Rugby council plans to run own lottery

Lottery news.
Lottery news.
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A proposal for Rugby Borough Council to create its own lottery to support local good causes has been passed.

The proposal was agreed at a meeting of Rugby Borough Council on Thursday last week, with a amendment calling for greater scrutiny.

Liberal Democrat councillors Jerry Roodhouse and Neil Sandison tabled the amendment with the intention of ensuring ‘greater scrutiny’ takes place before the scheme is given the go ahead.

The amendment states that the communities and homes portfolio holder and head of communities and homes should present the business case to scrutiny prior to any launch of a council-led lottery.

The amendment means councillors, rather than council officers, will have the chance to consider the viability of the scheme before it is given a final go-ahead.

The cabinet report states the lottery could serve “as a means to help support the local community and voluntary sector”.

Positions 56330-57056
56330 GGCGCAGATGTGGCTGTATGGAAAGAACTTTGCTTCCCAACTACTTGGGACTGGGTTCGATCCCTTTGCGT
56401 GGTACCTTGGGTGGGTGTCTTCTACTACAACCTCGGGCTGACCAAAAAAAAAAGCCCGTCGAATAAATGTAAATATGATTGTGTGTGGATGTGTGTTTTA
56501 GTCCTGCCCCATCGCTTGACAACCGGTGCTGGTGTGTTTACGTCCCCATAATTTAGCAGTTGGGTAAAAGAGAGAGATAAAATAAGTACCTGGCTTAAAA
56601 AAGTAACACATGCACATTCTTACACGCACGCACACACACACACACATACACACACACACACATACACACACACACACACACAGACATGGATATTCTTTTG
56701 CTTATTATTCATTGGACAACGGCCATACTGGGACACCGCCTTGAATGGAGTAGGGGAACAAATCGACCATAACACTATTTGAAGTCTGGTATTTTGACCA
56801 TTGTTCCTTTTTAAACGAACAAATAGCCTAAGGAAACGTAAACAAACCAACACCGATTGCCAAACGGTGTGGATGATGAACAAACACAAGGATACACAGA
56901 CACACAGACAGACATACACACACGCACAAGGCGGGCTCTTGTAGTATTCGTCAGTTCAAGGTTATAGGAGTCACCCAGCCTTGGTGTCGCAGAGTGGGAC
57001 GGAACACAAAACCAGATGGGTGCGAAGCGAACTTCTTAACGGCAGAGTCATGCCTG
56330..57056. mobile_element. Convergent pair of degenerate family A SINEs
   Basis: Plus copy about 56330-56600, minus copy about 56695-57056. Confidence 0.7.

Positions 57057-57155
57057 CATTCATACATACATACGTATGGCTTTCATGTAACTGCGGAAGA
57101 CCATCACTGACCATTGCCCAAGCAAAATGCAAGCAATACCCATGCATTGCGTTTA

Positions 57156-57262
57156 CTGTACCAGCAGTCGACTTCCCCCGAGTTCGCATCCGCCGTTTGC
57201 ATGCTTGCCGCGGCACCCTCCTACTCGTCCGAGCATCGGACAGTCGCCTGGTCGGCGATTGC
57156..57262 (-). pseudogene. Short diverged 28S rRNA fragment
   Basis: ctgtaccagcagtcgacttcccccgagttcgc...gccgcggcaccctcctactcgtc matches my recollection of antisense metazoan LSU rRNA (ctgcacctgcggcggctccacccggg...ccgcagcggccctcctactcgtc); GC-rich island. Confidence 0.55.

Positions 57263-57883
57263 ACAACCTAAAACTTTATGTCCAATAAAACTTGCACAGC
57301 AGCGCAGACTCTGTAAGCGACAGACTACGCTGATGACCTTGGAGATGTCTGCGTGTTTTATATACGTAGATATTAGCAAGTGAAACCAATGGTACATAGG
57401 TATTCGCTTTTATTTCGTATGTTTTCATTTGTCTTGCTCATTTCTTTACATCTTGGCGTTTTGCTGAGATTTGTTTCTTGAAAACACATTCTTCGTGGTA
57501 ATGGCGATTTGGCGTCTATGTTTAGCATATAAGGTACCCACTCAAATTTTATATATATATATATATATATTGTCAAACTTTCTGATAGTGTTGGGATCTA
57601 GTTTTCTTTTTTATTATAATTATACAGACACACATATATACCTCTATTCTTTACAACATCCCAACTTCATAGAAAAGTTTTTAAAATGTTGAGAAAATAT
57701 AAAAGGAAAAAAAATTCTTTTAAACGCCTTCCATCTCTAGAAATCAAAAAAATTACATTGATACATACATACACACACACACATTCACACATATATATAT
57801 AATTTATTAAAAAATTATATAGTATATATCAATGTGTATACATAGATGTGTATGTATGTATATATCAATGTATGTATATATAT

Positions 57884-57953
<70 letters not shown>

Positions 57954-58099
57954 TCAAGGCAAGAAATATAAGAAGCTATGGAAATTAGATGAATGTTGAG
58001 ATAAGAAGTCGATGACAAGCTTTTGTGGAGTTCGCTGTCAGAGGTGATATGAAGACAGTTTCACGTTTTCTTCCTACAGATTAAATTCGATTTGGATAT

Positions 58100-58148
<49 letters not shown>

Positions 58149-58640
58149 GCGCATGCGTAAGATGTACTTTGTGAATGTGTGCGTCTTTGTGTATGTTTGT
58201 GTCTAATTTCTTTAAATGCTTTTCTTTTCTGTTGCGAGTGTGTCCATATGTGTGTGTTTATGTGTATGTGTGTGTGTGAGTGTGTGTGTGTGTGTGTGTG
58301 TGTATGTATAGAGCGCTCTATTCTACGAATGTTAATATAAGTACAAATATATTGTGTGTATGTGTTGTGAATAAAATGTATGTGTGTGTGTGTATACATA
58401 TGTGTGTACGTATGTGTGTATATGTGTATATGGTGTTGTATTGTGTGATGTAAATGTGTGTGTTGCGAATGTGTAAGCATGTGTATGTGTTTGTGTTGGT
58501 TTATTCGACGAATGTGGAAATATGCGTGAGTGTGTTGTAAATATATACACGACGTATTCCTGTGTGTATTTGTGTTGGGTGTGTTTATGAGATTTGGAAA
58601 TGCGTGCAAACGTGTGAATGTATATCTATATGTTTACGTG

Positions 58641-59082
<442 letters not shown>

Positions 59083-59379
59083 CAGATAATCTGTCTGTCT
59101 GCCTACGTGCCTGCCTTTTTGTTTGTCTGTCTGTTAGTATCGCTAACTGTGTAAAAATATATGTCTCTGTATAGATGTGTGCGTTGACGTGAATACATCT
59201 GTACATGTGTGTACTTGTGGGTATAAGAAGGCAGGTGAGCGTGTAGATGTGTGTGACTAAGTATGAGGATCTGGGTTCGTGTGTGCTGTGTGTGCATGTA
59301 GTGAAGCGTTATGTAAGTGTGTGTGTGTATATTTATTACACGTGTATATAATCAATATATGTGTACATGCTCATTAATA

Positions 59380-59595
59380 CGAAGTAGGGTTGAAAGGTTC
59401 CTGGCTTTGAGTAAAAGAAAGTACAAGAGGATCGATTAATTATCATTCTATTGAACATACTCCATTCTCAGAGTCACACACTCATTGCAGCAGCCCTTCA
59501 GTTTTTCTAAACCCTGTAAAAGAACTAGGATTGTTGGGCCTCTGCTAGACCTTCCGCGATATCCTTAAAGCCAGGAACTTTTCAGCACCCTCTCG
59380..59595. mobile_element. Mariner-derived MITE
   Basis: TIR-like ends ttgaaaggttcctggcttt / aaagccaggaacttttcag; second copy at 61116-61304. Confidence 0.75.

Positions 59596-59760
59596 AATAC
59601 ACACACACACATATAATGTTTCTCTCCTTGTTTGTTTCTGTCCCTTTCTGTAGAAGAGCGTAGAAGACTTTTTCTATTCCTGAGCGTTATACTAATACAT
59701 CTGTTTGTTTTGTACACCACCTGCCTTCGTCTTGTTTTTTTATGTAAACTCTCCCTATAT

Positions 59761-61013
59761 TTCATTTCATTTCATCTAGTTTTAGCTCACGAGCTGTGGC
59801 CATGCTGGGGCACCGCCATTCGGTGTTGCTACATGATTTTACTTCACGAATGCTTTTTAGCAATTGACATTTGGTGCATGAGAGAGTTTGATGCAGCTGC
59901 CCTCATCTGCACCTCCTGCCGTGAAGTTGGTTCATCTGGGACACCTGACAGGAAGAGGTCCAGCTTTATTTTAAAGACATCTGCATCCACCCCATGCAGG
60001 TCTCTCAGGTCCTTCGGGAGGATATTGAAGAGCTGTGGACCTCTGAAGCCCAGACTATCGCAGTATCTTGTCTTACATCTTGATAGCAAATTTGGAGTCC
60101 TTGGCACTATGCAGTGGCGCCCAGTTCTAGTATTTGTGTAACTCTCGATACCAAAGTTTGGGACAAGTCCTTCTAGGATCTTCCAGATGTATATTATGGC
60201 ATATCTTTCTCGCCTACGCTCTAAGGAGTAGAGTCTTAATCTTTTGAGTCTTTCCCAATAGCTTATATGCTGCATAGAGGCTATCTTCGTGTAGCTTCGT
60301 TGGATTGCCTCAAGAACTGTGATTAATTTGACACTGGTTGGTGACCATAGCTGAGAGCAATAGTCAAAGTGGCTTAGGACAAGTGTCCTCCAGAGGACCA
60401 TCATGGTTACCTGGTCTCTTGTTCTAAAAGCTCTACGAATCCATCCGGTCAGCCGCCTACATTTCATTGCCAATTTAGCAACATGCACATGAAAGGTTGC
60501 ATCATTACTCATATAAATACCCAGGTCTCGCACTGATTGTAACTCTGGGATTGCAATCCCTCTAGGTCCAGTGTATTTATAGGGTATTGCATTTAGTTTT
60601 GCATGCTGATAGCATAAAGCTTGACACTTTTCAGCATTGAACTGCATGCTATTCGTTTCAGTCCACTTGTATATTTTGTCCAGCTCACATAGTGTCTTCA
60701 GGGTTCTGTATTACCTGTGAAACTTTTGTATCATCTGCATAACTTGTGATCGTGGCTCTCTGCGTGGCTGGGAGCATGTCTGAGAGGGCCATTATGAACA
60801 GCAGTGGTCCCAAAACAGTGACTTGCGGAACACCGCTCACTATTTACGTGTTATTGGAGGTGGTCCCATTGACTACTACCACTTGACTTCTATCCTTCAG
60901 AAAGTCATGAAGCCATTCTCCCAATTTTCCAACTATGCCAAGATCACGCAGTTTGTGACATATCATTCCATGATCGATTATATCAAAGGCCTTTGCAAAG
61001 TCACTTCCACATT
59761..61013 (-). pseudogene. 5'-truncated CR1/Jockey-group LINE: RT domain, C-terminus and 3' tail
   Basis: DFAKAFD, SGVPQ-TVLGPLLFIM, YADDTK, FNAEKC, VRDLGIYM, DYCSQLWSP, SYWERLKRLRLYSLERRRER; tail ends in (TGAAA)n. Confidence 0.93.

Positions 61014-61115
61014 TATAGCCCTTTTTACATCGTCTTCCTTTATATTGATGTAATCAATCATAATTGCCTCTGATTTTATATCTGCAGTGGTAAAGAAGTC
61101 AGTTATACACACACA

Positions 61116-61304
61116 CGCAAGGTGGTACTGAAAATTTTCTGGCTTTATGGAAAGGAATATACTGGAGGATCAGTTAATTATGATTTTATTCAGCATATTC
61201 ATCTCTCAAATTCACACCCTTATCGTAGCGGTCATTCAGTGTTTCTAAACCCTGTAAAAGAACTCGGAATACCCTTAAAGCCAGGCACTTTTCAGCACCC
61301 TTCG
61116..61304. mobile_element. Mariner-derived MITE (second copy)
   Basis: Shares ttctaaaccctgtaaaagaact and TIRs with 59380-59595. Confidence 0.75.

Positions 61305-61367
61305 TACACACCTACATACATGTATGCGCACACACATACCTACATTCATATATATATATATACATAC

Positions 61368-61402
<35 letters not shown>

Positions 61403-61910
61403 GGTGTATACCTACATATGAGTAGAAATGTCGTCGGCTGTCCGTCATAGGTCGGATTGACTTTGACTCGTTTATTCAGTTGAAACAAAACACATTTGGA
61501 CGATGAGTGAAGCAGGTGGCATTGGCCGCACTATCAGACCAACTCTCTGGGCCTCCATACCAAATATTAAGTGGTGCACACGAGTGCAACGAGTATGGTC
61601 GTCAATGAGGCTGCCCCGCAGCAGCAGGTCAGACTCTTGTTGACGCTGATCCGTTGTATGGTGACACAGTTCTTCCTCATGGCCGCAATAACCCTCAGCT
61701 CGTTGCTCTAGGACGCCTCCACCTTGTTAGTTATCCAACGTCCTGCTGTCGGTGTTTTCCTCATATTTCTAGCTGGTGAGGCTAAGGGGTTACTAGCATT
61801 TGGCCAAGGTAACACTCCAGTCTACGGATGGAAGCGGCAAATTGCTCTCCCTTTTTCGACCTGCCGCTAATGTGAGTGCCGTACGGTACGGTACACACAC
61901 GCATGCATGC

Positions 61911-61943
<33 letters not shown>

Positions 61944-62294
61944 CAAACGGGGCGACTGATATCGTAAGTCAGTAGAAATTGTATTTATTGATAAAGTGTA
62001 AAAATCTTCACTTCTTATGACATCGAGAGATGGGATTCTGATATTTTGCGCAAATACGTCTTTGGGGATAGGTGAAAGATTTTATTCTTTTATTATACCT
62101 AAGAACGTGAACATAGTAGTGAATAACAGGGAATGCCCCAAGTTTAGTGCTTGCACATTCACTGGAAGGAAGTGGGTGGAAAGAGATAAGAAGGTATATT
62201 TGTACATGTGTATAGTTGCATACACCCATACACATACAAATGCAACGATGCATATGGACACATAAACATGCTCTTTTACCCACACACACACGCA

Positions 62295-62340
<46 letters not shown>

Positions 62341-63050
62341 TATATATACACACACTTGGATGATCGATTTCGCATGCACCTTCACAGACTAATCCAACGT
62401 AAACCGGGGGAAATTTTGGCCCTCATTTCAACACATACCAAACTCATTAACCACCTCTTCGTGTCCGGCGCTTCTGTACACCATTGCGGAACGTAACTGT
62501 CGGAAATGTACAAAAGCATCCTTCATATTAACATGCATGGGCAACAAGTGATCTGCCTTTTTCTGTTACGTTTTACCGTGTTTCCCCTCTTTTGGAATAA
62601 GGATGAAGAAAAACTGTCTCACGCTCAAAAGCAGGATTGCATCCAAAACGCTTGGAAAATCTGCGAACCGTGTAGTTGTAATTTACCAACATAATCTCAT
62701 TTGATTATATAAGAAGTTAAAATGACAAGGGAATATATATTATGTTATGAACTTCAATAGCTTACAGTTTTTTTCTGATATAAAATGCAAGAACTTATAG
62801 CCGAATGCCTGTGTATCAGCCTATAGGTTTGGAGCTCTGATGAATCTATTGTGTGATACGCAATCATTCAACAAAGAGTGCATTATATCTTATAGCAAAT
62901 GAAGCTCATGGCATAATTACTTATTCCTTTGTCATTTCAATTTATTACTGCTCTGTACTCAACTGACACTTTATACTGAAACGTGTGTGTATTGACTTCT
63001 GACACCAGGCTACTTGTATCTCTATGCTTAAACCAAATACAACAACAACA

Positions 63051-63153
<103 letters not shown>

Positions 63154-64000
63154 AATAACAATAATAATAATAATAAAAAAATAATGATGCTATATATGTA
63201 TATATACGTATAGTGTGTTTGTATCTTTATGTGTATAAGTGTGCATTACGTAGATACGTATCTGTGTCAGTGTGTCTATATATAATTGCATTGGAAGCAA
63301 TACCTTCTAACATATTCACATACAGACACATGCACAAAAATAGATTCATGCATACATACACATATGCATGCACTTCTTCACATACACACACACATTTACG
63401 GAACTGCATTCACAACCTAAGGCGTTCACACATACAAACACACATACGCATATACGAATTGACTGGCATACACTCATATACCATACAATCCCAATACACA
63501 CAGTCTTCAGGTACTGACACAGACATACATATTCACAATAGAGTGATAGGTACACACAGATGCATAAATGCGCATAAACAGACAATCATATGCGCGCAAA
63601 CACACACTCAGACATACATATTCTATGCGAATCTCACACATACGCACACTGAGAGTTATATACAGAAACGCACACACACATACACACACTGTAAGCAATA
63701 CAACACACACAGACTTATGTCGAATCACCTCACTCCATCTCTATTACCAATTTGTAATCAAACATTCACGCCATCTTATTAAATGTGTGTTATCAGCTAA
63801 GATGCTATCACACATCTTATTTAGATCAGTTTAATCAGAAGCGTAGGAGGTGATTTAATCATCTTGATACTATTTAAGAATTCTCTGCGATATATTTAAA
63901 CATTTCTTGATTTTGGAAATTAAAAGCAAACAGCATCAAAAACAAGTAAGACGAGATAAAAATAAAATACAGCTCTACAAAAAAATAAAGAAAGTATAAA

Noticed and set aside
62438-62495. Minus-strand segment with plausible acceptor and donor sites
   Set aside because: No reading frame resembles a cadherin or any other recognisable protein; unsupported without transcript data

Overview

The report estimates the start-up costs for the scheme would be £8,000 – consisting of £5,000 for a gambling licence and Lotteries Council membership fee for the first year as well as £3,000 minimum for marketing to launch the scheme.

The cabinet report estimates ongoing annual costs to be £10,000.

The business case for the lottery to be presented for scrutiny will focus on the appetite of the voluntary and community sector (VCS) for such a scheme, the number of ticket sales required to make it work, the potential revenue income for the VCS , ongoing resource requirements and risk.

In other areas with council-led lotteries up to 60 per cent of the money players pay goes towards charities and organisations.

The precise level of funding for good causes in Rugby is likely to be decided as part of the business case. If greater prize money is needed to attract sufficient players it may require a lower percentage to go to charities, and vice versa.

Aylesbury Vale District Council approved the introduction of a similar scheme in 2015 – although many councillors were strongly opposed. A similar scheme has also been backed by Daventry District Council.

In Daventry district the lottery will have a fixed prize amount for each draw, with set prizes awarded for matching certain numbers of the balls drawn. The lack of a roll-over means more money can end up going to the charities.